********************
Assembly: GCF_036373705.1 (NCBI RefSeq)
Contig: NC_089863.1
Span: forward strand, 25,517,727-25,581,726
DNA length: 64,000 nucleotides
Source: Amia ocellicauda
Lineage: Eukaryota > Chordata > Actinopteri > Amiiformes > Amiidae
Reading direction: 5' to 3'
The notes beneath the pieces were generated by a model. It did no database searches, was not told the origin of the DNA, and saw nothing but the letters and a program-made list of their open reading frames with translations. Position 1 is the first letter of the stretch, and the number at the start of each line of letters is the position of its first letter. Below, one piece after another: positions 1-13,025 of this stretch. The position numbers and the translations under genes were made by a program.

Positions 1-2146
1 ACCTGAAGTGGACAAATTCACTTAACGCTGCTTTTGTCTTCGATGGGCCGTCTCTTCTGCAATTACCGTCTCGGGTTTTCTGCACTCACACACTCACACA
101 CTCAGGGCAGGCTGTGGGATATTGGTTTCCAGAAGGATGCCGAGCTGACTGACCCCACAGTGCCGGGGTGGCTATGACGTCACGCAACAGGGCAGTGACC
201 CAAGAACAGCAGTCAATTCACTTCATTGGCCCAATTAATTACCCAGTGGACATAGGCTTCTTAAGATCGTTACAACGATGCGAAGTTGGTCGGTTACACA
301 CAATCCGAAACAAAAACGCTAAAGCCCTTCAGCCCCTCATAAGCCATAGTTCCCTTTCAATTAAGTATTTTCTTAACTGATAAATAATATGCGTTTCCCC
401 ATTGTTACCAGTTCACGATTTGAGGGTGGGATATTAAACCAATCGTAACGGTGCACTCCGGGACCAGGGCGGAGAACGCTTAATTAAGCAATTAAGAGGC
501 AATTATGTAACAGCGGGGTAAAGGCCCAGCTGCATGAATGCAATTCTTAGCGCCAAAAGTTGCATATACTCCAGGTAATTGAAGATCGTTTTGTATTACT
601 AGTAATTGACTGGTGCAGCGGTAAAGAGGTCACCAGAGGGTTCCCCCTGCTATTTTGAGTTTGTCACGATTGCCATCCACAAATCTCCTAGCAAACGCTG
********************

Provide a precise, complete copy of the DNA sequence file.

Assembly: GCF_036373705.1 (NCBI RefSeq)
Contig: NC_089863.1
Span: forward strand, 25,517,727-25,581,726
DNA length: 64,000 nucleotides
Source: Amia ocellicauda
Lineage: Eukaryota > Chordata > Actinopteri > Amiiformes > Amiidae
Reading direction: 5' to 3'
The notes beneath the pieces were generated by a model. It did no database searches, was not told the origin of the DNA, and saw nothing but the letters and a program-made list of their open reading frames with translations. Position 1 is the first letter of the stretch, and the number at the start of each line of letters is the position of its first letter. Below, one piece after another: positions 1-13,025 of this stretch. The position numbers and the translations under genes were made by a program.

Positions 1-2146
1 ACCTGAAGTGGACAAATTCACTTAACGCTGCTTTTGTCTTCGATGGGCCGTCTCTTCTGCAATTACCGTCTCGGGTTTTCTGCACTCACACACTCACACA
101 CTCAGGGCAGGCTGTGGGATATTGGTTTCCAGAAGGATGCCGAGCTGACTGACCCCACAGTGCCGGGGTGGCTATGACGTCACGCAACAGGGCAGTGACC
201 CAAGAACAGCAGTCAATTCACTTCATTGGCCCAATTAATTACCCAGTGGACATAGGCTTCTTAAGATCGTTACAACGATGCGAAGTTGGTCGGTTACACA
301 CAATCCGAAACAAAAACGCTAAAGCCCTTCAGCCCCTCATAAGCCATAGTTCCCTTTCAATTAAGTATTTTCTTAACTGATAAATAATATGCGTTTCCCC
401 ATTGTTACCAGTTCACGATTTGAGGGTGGGATATTAAACCAATCGTAACGGTGCACTCCGGGACCAGGGCGGAGAACGCTTAATTAAGCAATTAAGAGGC
501 AATTATGTAACAGCGGGGTAAAGGCCCAGCTGCATGAATGCAATTCTTAGCGCCAAAAGTTGCATATACTCCAGGTAATTGAAGATCGTTTTGTATTACT
601 AGTAATTGACTGGTGCAGCGGTAAAGAGGTCACCAGAGGGTTCCCCCTGCTATTTTGAGTTTGTCACGATTGCCATCCACAAATCTCCTAGCAAACGCTG